Semicolons have many uses, but they are often misused. Learning why and how semicolons are used will help improve anybody’s writing skills.
So what is that little comma with a dot above it anyway? Sure it’s sometimes seen between two sentences, but what other ways can it be used? And when should it be used? The semicolon is always used as a connecting punctuation; it is used to connect sentences or a list of items that has punctuation within it.
A Semicolon Between two Sentences
When should a semicolon be used to connect two sentences? It is best to connect sentences with a semicolon when they share similar ideas and they are relatively short in length, though this is not a stand-alone rule. Technically, any two sentences may be connected with a semicolon, but semicolons should be used relatively sparingly in papers because they draw more attention than coordinating conjunctions and periods.
- Jane really liked the book; she could relate to the protagonist.
- Luther had no idea how well or poor he did this grading period; school was always a challenge for him.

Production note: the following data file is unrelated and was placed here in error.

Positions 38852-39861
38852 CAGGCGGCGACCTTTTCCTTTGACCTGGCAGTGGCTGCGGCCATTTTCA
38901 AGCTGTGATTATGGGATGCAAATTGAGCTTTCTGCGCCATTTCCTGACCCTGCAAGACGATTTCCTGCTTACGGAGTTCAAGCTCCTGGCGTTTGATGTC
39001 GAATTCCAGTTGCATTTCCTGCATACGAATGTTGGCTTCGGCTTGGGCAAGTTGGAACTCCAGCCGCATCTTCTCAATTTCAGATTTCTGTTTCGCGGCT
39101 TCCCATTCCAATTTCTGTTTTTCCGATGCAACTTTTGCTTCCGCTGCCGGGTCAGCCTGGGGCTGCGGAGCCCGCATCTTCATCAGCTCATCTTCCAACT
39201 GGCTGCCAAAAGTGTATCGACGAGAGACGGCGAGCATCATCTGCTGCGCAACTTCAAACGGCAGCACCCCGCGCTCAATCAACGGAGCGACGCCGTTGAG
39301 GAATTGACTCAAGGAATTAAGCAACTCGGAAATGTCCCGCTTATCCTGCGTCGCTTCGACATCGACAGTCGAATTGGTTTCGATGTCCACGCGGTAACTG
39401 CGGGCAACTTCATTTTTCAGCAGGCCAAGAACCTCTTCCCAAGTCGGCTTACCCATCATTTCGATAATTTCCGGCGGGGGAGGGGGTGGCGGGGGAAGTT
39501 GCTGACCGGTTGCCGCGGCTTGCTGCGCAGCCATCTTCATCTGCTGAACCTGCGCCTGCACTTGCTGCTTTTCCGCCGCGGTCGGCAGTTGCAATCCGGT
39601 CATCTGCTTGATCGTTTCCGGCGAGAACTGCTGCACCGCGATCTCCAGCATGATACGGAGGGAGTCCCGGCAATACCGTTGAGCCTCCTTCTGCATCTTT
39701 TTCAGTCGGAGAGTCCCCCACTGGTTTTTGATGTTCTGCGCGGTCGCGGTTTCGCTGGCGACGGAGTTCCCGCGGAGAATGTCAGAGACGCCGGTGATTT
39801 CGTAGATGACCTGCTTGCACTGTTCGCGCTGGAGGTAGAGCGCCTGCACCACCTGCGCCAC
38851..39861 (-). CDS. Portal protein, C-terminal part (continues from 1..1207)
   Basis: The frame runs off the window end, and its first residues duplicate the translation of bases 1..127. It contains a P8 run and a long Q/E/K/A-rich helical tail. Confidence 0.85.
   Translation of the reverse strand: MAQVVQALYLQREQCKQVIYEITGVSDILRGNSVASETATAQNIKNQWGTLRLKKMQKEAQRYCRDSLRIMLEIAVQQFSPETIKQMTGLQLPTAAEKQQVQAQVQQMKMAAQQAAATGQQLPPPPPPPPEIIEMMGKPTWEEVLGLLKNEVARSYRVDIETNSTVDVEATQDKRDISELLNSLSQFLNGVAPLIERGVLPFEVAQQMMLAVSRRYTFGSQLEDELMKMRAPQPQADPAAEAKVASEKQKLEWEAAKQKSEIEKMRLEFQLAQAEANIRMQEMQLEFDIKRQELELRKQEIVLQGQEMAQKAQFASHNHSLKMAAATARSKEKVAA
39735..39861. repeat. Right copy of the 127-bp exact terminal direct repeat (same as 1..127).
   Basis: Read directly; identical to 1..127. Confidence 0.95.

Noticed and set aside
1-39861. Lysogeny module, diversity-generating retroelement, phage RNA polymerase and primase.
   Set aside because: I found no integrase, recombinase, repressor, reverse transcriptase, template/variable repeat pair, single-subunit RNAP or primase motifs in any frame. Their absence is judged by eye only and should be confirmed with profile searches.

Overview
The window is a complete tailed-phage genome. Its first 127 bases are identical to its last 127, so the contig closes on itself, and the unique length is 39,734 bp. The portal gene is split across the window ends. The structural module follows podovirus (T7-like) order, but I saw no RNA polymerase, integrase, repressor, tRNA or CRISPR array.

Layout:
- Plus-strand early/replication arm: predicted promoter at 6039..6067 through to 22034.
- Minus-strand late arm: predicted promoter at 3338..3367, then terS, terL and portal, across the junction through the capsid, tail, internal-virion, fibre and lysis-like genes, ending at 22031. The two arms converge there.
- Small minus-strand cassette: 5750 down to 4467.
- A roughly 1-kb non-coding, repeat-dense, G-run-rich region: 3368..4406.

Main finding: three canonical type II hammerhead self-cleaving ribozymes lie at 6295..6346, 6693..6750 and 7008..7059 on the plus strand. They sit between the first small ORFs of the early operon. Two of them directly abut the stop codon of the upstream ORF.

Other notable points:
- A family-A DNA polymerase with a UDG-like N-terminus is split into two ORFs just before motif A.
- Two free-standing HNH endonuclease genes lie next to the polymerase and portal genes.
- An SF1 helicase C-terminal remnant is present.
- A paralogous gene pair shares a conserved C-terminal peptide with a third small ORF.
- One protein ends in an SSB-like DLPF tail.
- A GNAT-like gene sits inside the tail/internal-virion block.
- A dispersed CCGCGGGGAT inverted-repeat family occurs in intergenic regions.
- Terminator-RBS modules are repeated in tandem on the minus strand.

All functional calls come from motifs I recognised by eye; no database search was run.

A Semicolon Connected With a Transitional Phrase Between two Sentences
This is the same principle as the above rule, but instead of simply two sentences connected by a semicolon and a transitional phrase or conjunctive (transitional) adverb. When two sentences are connected with only the transitional words and commas instead of a semicolon, a run-on sentence is the result. This is one of the most common run-on situations writers find themselves in.
- We were wearing the exact same dress; however, I was still triumphant because she paid full-price for hers.
- Liz’s boyfriend doesn’t pay his bills on time; consequently, the bank declined him for a loan.
Semicolon use with Commas Within the Series
When there is a list of items within another list of items or just a list with commas, using only commas can jumble the information and readers can get lost within the information.
- In his three best paintings, Jack uses combinations of reds, golds, and browns; blues, purples, and whites; and greens, grays, and yellows
- Courtney has lived in Washington, D.C.; Louisville, Kentucky; Nashville, Tennessee; and Atlanta, Georgia.
When writers are unsure of when to use semicolons, they can remember that semicolons serve the function to connect sentences or ideas together. They are like glue; with them anyone can connect two sentences without a conjunction, can connect two sentences with a transitional phrase, and can clarify lists that are already filled with commas.